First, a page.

Thursday, November 08, 2012

Chronic Affliction

My persistent and long-standing condition is no secret: most of my friends know that I am a parapatetic. As opposed to the earthly burden of the more mundane peripatetic, a parapatetic's affliction manifests as an overwhelming compulsion to wander around the sky. The symptoms are somewhat alleviated by a support group of fellow sufferers. But I often have to bear it alone. In the picture to the right, the pain and suffering are barely masked by my stoic expression.

Yesterday, close to a dozen pilots assembled at Kahana to take advantage of what we knew would be the first of a couple of flyable days before the real breezy trade winds settle in this coming weekend. But even though the sensors weren't calling it strong, we launched and flew in some pretty breezy flow from low launch. A few people hiked down. Duck was flying his new rainbow colored baby, the Freestyle 20, and wasn't exactly speeding through the air. I launched and parked myself above the rhino horn, trying to see if I could get high enough to make a crossing.

I rose straight up in that elevator of ridge lift, milking any bubbles I could find in that strong flow, reaching a bit more than two grand before heading out. Jason was on my tail: for some reason he was flying his old Aspen 2, and he couldn't quite get the glide he needed to follow, so I ended up over there alone. I passed through a slight drizzle on my way across, and they felt it at Kahana soon after. But I made it, and I enjoyed a nice tour of Kaaawa and Kualoa in strong ridge lift before wandering offshore for a quick photo shoot.

I returned to Kahana with thoughts of soothing refreshments, but the temptation to wander off the other way was irresistible. I headed to Punaluu, where I climbed up easily over the front in strong ridge lift, and then traced a slow arc back to Kahana once more. Over the rhino horn again, my chronic affliction finally loosened its grip, and I turned back to Punaluu to land in front of Duck and Jason. Fortunately they had already filled my prescription, and I drank that cool medicine down right away. Ahh, sweet relief. I may be a chronic parapatetic, but at least there are medications available to help control it!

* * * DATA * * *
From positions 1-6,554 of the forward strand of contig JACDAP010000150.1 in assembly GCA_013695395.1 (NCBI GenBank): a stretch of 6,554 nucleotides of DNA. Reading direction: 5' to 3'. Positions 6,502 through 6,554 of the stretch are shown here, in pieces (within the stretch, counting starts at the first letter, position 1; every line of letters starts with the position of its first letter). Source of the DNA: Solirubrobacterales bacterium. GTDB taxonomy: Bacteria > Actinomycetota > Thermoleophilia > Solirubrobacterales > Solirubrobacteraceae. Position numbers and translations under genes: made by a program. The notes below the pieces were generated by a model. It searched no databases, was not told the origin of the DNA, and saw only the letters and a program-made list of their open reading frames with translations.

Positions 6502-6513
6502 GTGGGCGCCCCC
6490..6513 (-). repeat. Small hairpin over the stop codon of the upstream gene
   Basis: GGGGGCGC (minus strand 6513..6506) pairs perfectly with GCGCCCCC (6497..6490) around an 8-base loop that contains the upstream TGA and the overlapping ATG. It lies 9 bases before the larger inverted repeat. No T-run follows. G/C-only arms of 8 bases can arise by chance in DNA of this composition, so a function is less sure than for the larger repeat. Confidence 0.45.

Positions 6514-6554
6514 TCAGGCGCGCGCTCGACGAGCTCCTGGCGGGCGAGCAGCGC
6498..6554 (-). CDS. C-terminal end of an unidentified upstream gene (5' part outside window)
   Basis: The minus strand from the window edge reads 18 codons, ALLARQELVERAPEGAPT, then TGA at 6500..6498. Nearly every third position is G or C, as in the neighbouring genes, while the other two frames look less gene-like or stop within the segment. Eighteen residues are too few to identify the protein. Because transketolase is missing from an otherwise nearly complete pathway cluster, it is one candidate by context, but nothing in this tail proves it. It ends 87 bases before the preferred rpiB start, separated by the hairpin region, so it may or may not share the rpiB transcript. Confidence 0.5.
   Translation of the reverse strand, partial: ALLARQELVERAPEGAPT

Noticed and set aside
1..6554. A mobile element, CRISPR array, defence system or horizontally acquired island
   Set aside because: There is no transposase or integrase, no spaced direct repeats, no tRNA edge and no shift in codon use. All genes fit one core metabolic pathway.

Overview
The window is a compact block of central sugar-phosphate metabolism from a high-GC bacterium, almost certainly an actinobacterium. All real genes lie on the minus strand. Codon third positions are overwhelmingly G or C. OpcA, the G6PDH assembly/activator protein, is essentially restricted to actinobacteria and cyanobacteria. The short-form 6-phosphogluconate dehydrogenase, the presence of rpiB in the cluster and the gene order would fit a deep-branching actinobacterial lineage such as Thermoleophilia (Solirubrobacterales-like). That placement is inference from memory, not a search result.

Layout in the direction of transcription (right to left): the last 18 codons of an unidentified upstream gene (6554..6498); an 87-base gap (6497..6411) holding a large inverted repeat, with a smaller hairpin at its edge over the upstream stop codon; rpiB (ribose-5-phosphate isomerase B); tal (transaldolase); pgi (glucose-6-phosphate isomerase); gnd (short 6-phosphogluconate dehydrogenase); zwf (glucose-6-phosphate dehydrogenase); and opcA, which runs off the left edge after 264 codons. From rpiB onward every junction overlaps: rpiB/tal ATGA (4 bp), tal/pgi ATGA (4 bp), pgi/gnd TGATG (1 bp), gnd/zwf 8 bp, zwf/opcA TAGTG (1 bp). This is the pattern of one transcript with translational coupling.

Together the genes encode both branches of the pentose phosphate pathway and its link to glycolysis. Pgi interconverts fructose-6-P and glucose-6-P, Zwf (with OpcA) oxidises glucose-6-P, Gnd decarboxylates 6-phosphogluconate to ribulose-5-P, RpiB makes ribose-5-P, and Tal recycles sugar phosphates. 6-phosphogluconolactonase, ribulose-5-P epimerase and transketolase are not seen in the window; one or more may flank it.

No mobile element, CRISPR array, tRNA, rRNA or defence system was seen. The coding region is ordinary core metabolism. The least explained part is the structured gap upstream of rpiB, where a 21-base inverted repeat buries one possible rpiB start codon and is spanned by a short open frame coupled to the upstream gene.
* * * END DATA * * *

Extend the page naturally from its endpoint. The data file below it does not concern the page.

Roll call: Lake, Woody, Louis, me, Duck, Jason, Colorado Scott, Utah Jamin, Brian, Johnimo, Montana Dick.


Anonymous said...

Hmm, forgot helmet?

Alex said...

Perish the thought! I took it off momentarily to point the helmetcam at myself for a few fetching self portraits! And that's the story I'm sticking with!

Puka Wai said...

That "stoic" expression is rather MadDogesque... and I think the word should be periparaetic, otherwise you are talking about a flying foot!

Gravity said...

The DR is 'In'
This self manifestation of Periparaetic as you stoically called it, never goes away! After flying for over 26 years I see your condition only worsening.
What's the cure you say?
More flying, years more, alone even, but you have years to go, many more miles to fly, and then maybe it will slowly diminish to a slightly less painful addiction.
Sorry to have given you the more terminal of my prescriptions Alex.
But alas, you are doomed!

Thom said...

Thanks for the read and the diagnosis of what is taking over me.

It is an affliction which I am glad to be 'Doomed' by.

JJ Jameson

Anonymous said...

There is no cure. Sadly, only repeated injections of flight time will allow you to maintain social and occupational functioning.